The Kenyan branch of Bank of Africa (BOA) is set to receive $5 million (Sh535 million) worth of insurance against loan defaults from the International Finance Corporation (IFC).
BOA intends to expand its lending to small and medium-sized firms by up to $10 million (Sh1 billion) and will get guarantees on half the amount from the international financier.
The discussions with IFC come at a time when the bank has registered losses, forcing it to reduce lending amid breach of critical capital buffers.
“The proposed risk-sharing facility (RSF) will be up to $5 million (Sh535 million) and will cover credit risk taken by BOA on its portfolio of SME loans which can amount to up to $10 million (Sh1 billion) in local currency equivalent,” IFC said in its investment disclosures.
“This project will support the bank as it grows its lending into the SME sector.”
IFC says it offers risk-sharing facilities to help banks expand their lending to new customers or sectors in which little or no historical performance data may be available to estimate potential losses. The facilities can also be used to overcome limits placed on lending to a single borrower or industry.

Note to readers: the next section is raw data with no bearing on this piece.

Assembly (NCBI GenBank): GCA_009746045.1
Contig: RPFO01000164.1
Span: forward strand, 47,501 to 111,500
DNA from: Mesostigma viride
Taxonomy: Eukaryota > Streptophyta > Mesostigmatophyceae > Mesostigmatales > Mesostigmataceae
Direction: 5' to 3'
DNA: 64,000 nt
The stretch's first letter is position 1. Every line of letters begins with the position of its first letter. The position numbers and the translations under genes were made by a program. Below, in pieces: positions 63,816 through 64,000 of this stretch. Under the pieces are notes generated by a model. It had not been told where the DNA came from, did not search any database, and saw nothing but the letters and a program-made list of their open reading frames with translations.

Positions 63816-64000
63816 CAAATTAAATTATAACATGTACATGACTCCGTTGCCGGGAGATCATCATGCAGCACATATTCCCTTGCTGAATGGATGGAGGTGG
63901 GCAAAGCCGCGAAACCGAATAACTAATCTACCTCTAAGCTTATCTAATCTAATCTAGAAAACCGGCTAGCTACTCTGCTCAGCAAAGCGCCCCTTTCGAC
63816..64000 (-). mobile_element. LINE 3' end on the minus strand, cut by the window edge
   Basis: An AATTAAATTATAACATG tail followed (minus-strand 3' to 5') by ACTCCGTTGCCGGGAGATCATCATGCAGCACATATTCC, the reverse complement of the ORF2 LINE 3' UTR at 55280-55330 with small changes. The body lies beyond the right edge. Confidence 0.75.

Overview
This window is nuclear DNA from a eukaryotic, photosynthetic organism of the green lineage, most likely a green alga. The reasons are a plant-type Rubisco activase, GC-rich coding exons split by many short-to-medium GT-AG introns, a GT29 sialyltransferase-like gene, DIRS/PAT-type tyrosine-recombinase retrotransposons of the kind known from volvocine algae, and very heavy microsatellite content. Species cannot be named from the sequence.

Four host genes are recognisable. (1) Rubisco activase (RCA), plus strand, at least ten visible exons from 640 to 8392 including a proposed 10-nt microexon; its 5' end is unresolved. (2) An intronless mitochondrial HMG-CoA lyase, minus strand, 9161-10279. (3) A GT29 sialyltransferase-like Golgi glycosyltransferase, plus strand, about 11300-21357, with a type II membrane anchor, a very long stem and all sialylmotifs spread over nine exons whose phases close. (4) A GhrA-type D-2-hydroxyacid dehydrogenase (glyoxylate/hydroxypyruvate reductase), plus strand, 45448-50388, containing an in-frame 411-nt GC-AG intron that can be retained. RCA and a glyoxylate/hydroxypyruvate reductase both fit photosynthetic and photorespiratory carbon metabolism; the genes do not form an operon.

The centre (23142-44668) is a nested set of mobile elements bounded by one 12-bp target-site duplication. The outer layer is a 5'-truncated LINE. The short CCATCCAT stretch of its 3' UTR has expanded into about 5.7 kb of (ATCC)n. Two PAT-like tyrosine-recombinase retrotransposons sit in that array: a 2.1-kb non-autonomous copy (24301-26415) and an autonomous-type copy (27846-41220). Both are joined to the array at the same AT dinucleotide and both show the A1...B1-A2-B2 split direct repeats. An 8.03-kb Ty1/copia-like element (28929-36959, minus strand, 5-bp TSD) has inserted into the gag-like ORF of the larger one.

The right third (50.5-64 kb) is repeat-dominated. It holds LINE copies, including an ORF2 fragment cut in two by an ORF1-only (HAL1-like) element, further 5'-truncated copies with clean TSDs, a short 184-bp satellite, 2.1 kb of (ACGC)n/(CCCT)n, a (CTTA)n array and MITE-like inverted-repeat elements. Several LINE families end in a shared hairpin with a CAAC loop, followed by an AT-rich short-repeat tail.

Besides underwriting part of the bank’s loans portfolio, IFC will also supply technical advisory services to help in the identification of the borrowers and disbursement of credit.
Firms that are expected to benefit from BOA’s new loans are those fitting IFC’s set criteria such as having between 10 and 300 employees or annual sales of Sh10 million to Sh1.5 billion.
The loan size per borrower will range from Sh1 million to Sh200 million.
The upcoming risk-sharing facility comes at a time when BOA’s breach of capital ratios has worsened, with the lender moving to raise additional capital of $15 million (Sh1.6 billion) from its Mali-based parent company BOA Group SA.
Its core capital to deposit ratio, for instance, dropped to 5.6 per cent in the quarter ended March, trailing the minimum level of eight per cent by 2.4 percentage points.
The bank reported a net loss of Sh289.9 million in the review period, reversing a net profit of Sh29.9 million the year before. Its loan book shrunk to Sh15.5 billion from Sh21.5 billion.